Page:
Another winter storm might be brewing for the East Coast later this week, and it could impact many of the same areas that just saw heavy snow and ice over the Martin Luther King Jr. holiday weekend.
The setup involves an arctic high-pressure system pushing a cold front through the South and East over the next few days, ushering in another blast of frigid temperatures in the wake of the front.
Moisture will be fed into the southern and eastern periphery of the cold air mass, and where temperatures are below freezing, there is an increasing threat of heavy snow and/or ice from the Southeast to the mid-Atlantic states into Friday.
Another piece of the puzzle includes the potential for a coastal low to develop along the cold front, which would enhance the threat of heavy snow for the mid-Atlantic and Northeast on Saturday.
However, uncertainty remains high with respect to this potential coastal storm. Some computer forecast models suggest it could track very close to the coast and have significant impacts along the East Coast, while other models predict the system will track farther offshore by Saturday with minimal impacts in the mid-Atlantic and Northeast.
What we know
A low-pressure system will likely develop in the Southeast on Friday, then move northward along the East Coast through the weekend.
Precipitation – including snow, sleet, freezing rain and plain rain – will spread northward in association with the area of low pressure.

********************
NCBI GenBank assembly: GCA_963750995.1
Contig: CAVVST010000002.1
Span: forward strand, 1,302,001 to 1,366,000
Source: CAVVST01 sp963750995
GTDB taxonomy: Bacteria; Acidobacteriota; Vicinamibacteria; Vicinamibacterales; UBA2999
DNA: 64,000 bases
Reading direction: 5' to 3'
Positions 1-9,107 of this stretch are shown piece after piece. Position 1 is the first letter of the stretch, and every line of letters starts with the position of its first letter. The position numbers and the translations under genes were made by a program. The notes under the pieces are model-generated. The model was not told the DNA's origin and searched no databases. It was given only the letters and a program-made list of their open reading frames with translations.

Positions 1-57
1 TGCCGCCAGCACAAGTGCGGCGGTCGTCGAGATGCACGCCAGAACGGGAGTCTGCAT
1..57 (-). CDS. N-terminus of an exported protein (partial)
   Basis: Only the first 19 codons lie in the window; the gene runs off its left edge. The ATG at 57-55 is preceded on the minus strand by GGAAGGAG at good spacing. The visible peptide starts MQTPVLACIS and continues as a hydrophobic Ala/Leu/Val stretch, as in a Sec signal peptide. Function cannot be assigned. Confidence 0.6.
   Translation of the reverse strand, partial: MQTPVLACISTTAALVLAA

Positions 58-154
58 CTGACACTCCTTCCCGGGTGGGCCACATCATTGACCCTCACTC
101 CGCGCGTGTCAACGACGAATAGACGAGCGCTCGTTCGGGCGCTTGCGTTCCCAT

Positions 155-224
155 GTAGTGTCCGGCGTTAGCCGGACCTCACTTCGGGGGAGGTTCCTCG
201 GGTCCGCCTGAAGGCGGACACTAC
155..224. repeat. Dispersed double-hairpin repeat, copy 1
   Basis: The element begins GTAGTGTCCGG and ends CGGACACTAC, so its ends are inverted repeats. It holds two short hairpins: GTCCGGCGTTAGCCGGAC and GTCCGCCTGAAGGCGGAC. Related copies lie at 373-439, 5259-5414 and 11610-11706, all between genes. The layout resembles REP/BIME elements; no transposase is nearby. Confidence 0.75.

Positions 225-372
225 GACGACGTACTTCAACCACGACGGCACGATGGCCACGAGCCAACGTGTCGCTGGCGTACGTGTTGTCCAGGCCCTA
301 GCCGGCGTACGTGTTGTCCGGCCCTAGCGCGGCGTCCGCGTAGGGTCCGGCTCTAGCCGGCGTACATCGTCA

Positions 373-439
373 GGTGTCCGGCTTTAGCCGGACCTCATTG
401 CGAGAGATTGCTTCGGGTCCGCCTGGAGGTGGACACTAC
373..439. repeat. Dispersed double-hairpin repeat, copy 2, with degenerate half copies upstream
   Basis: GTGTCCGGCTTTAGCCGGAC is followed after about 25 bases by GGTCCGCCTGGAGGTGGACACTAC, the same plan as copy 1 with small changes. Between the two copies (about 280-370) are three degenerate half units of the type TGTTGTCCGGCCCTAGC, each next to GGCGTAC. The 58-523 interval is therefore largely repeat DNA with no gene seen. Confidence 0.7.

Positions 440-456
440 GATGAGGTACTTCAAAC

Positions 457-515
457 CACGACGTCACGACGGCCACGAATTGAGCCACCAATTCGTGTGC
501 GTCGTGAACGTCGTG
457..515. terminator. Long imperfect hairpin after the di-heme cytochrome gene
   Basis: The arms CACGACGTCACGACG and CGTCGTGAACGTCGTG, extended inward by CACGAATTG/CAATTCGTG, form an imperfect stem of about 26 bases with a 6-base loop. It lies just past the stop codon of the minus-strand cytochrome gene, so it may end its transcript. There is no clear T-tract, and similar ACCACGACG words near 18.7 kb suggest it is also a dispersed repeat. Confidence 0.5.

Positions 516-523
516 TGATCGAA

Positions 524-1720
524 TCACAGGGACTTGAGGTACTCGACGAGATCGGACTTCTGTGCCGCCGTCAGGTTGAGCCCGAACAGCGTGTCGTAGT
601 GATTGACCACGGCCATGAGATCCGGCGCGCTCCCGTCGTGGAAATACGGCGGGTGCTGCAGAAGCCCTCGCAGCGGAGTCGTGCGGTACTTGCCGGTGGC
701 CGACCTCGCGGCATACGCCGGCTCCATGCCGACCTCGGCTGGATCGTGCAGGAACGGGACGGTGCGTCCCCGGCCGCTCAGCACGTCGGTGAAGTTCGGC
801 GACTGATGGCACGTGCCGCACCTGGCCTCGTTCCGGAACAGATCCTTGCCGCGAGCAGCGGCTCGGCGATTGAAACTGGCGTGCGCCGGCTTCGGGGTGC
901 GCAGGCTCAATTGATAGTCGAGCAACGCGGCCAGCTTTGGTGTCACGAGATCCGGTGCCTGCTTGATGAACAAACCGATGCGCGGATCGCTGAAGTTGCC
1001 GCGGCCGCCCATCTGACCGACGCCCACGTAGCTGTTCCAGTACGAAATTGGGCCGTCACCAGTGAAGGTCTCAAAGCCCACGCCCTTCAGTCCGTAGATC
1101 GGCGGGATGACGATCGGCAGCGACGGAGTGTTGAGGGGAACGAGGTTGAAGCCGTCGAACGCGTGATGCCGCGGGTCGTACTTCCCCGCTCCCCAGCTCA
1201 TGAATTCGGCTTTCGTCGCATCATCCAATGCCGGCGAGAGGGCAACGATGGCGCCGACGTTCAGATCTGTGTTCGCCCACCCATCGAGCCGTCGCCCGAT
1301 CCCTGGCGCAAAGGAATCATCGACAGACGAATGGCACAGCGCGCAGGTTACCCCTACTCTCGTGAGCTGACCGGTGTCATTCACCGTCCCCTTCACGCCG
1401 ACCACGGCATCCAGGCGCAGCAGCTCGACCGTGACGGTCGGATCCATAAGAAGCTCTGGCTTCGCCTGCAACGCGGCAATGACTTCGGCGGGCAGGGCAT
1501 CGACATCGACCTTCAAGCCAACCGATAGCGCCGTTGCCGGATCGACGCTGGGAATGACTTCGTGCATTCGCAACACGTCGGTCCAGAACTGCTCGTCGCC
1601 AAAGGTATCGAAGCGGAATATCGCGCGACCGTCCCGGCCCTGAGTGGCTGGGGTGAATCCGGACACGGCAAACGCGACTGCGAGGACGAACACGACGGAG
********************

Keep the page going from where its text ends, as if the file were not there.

Significant freezing rain is becoming increasingly likely in the Carolinas on Friday and Friday night, which could result in dangerous travel and scattered power outages.
The National Weather Service has already issued Winter Storm Watches for much of the central and eastern Carolinas from Thursday evening through Saturday morning.
What we don't know yet
The timing of the cold front on Thursday remains uncertain, and this will be key in determining how much cold air is available for snow and/or ice in the South.
A faster-moving cold front would bring the cold air in sooner, yielding a greater threat of wintry precipitation, while a slower-moving front would cause the cold air to be delayed, meaning the system could be more wet than wintry.
"Nearly every ensemble solution of the GFS (American model) and the ECMWF (European model) shows some mix of snow, sleet and freezing rain from Georgia to Virginia," said FOX Weather meteorologist and senior weather producer Greg Diamond. "Because of this, we can say with high confidence that these areas should start preparing for yet another round of wintry weather. Exactly who is getting what will be figured out in the coming days."
The track of the potential coastal low up the Eastern Seaboard also remains uncertain. Computer forecast models differ in where the coastal storm may develop and track, though recent trends indicate it might move very close to the East Coast.
The strength of the coastal storm is another important element that can't yet be determined this far out in time. A stronger low-pressure system would bring more significant impacts, while a weaker one could mean it's more of a nuisance-type system.
"Significant snow in the Northeast remains much more uncertain as the models have to try to correctly forecast multiple areas of spin in the atmosphere, all of which contribute to exactly where this storm will track," Diamond said. "I think, right now, those from New Jersey to coastal Massachusetts have a 50-50 shot of getting plowable snow. Farther inland, the chances are much lower."
Check back with FOX Weather in the days ahead as all these key details come into focus, providing meteorologists with a much clearer picture of any potential impacts from this predicted winter storm later in the week.